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    • "Thus, the effects still need to be determined in women as gender differences cannot be ruled out. Furthermore, as disturbed sleep is also associated with autonomic alterations (Nielsen et al., 2010), it is important to note that we unfortunately did not include sleep quality in our initial assessments and can herewith not exclude sleep quality-related bias. Finally, our study did not assess data on cardiac recovery after the stress challenge, which is also a major indicator of cardiac reactivity (Salomon et al., 2009). "
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    ABSTRACT: Abnormal serotonin transporter (5-HTT) function and autonomic nervous system (ANS) dysregulation has been proposed in panic disorder. However, in contrast to hypothalamo-pituitary-adrenocortical (HPA) functioning, ANS reactivity during panic response has yet not been investigated in humans with respect to the 5-HTT genotype. The present study assessed the influence of challenging by cholecystokinin tetrapeptide (CCK-4) on heart rate variability (HRV) measures, to monitor autonomic reactivity and its relationship to 5-HTT-linked polymorphic region (5-HTTLPR) genotypes. We hypothesized substantial effects of the 5-HTTLPR genotype on autonomic reactivity. We studied 30 healthy young men, 15 of each with the long/long (l/l) or short/short (s/s) genotype for the 5-HTTLPR. All participants received an intravenous application of 50 μg CCK-4. HRV measures were assessed in both groups at baseline and immediately after CCK-4 application. Our results indicated lower parasympathetic activity in s/s carriers during baseline, time and frequency domain measures. CCK-4 application significantly enhanced the sympathetic tone in both groups, leading to diminished group differences. A significant treatment by genotype effect indicated reduced autonomic reactivity to CCK-4 challenge in the s/s compared to l/l carriers. Our findings show enhanced sympathetic and/or diminished cardiac vagal activity under basal conditions and blunted autonomic reactivity in s/s vs. l/l carriers. Our study provides novel data supporting claims that the s/s genotype represents a genetic vulnerability factor associated with inadequate hyporeactivity to stress and extends current knowledge on the impact of the central serotonergic activity on the sympathoadrenal pathway.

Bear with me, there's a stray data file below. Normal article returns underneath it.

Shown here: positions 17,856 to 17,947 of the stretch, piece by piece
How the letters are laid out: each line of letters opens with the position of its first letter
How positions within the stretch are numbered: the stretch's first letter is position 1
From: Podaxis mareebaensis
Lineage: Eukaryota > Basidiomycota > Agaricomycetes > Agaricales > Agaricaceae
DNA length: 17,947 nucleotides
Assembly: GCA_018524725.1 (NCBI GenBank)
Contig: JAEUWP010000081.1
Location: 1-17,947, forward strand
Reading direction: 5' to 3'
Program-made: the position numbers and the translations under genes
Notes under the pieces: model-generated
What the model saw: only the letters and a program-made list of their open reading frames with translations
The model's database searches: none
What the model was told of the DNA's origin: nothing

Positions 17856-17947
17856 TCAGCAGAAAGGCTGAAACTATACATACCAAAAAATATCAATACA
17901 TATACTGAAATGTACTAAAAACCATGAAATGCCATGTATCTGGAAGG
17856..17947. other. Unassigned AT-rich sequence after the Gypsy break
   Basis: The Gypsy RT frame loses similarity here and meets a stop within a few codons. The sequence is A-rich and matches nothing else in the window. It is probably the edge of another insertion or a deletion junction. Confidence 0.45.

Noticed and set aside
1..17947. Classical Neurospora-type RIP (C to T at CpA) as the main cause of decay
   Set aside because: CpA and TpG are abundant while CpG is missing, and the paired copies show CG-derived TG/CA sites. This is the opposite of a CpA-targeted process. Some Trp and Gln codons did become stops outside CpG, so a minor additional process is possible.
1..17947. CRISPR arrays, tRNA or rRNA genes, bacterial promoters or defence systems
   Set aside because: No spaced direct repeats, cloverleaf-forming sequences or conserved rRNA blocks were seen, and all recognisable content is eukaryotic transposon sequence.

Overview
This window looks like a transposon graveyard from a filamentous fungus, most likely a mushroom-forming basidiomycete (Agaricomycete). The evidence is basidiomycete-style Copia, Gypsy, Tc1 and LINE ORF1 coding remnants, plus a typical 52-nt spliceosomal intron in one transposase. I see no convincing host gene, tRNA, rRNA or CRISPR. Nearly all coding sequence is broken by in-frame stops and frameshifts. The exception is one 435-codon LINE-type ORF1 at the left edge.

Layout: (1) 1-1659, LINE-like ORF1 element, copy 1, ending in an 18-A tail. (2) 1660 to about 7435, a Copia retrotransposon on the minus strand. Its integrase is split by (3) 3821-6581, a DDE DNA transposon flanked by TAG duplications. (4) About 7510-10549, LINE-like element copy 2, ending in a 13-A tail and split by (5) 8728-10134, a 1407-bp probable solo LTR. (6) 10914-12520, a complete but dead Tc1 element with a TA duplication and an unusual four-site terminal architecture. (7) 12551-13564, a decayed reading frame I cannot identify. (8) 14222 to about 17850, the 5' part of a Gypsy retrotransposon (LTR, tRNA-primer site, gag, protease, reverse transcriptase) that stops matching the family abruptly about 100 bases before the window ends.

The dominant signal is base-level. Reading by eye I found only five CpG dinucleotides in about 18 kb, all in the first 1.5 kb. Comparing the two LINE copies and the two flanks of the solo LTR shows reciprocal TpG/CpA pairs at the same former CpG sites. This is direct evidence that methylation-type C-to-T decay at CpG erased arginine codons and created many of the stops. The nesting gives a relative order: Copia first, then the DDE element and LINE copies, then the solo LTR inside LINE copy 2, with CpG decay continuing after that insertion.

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    • "These important exclusion criteria contributed to the small sample size. Since disturbed sleep is also associated with autonomic alterations (Nielsen et al. 2010), it is important to emphasize that the higher HR of PTSD subjects during the night was probably not attributable to disturbed sleep, as there were no significant differences in sleep time and duration between the two groups, and the relevant group differences remained only modestly changed after adjustment for age, combat exposure, activity, and sleep. Our groups significantly differed with respect to the HDRS, while HDRS scores also correlated significantly with the LF/HF ratio and the a fast day coefficient, thus suggesting a potential confounding role of depressive symptoms in our results. "